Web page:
What happens now?
A drug dealer gets caught in a police sting and is slapped in jail. Better still – his or her financiers and accountants get charged with money-laundering, and are packed off in disgrace too. Justice is done. Rightly so.
But the story doesn’t end there.
The drugs money laundering industry is part of a much bigger picture. It is dwarfed by another: the tax evasion industry.
Now here’s the rub. The drug money launderers and the tax evaders use exactly the same tax haven scams and tricks as each other. Money laundering and tax evasion are two rails on the very same tracks through the global financial system.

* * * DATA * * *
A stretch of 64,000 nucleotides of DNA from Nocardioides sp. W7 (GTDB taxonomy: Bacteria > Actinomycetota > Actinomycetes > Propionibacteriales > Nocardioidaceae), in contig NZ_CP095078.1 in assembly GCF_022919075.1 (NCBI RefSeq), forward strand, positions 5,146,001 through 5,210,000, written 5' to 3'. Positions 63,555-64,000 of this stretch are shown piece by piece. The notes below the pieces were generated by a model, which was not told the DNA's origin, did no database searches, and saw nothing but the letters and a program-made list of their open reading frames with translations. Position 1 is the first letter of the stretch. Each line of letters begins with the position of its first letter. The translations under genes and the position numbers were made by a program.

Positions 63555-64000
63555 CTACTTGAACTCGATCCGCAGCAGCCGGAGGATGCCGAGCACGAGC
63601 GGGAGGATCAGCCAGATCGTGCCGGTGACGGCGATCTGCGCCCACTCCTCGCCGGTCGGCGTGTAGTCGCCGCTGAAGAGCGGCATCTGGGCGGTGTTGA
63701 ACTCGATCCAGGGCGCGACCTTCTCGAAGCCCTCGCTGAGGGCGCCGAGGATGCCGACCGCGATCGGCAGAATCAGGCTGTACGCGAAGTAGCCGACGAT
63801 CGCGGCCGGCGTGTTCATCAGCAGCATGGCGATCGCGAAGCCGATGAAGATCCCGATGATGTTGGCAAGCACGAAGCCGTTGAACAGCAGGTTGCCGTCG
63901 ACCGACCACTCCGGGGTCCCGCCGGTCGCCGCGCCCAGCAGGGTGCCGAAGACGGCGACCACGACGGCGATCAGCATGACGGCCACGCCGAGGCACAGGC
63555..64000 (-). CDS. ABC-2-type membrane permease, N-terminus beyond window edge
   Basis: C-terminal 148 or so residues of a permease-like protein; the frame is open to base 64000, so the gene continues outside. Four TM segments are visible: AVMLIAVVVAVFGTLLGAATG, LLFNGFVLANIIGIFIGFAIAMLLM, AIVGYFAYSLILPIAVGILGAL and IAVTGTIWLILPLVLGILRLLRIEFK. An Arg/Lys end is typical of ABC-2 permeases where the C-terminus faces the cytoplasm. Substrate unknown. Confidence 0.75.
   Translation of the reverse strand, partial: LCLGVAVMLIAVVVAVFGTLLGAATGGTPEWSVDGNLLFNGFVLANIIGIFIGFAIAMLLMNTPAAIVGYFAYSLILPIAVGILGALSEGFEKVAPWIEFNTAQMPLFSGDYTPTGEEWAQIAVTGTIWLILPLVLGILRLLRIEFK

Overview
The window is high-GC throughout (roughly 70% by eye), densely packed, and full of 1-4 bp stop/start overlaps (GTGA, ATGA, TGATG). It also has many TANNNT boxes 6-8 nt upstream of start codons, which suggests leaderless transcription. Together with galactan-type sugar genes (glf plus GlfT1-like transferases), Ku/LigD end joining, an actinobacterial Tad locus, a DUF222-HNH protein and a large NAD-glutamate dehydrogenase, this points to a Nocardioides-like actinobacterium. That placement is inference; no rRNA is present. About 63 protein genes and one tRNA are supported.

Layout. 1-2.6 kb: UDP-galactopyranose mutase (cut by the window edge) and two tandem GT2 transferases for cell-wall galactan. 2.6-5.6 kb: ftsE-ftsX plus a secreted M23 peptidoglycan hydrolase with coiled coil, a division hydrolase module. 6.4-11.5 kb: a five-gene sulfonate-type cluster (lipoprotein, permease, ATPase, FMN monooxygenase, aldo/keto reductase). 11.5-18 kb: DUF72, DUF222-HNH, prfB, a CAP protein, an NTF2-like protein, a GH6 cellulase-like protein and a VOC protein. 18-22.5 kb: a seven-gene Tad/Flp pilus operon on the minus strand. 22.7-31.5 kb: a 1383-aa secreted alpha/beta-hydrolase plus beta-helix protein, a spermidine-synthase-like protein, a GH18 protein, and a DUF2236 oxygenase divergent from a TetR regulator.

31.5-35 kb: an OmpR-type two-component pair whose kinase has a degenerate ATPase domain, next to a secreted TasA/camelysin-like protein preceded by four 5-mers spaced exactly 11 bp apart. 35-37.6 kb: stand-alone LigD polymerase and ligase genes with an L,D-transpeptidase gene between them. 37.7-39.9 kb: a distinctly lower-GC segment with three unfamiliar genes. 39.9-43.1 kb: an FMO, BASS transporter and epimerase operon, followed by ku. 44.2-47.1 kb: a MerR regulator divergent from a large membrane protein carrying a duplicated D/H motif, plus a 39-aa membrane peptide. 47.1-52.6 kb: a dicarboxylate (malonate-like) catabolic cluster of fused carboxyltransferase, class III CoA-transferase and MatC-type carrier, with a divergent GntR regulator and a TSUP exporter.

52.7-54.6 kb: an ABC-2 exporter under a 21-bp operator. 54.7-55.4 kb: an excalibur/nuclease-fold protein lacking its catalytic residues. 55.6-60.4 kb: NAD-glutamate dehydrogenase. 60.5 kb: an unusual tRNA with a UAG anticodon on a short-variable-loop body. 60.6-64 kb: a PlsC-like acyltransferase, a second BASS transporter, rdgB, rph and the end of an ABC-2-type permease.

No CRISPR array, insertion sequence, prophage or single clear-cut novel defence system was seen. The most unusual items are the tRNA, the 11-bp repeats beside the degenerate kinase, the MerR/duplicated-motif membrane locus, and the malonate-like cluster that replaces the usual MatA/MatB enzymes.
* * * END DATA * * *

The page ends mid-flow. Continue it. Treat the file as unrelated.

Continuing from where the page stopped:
But the world has decided to tackle one – and not the other. It has made drugs trafficking a money laundering offence: if you are a financer or accountant or banker and get caught helping a drugs trafficker, you may well go to jail too.
But not tax evasion. Even though tax evasion a criminal offence in most countries, it isn’t a money-laundering offence. Tax evaders go to jail. But the wealthy tax haven accountants, lawyers and bankers who helped them commit these crimes? They walk free.
The money-launderers and their financiers almost never get caught – there is a failure rate of 99 percent, by some estimates. That’s because we haven’t got serious about tax havens, or about tax evasion.
It is time for this to change.
Making ‘wilful blindness’ a criminal offencee
Turning a blind eye to tax evasion – asking no questions of your clients – is not ok.
We can bring hard penalties against the pinstripe intermediaries who help the tax evaders.
The IMF and other bodies dealing with money-laundering must officially make turning a blind eye to tax evasion a money-laundering offence.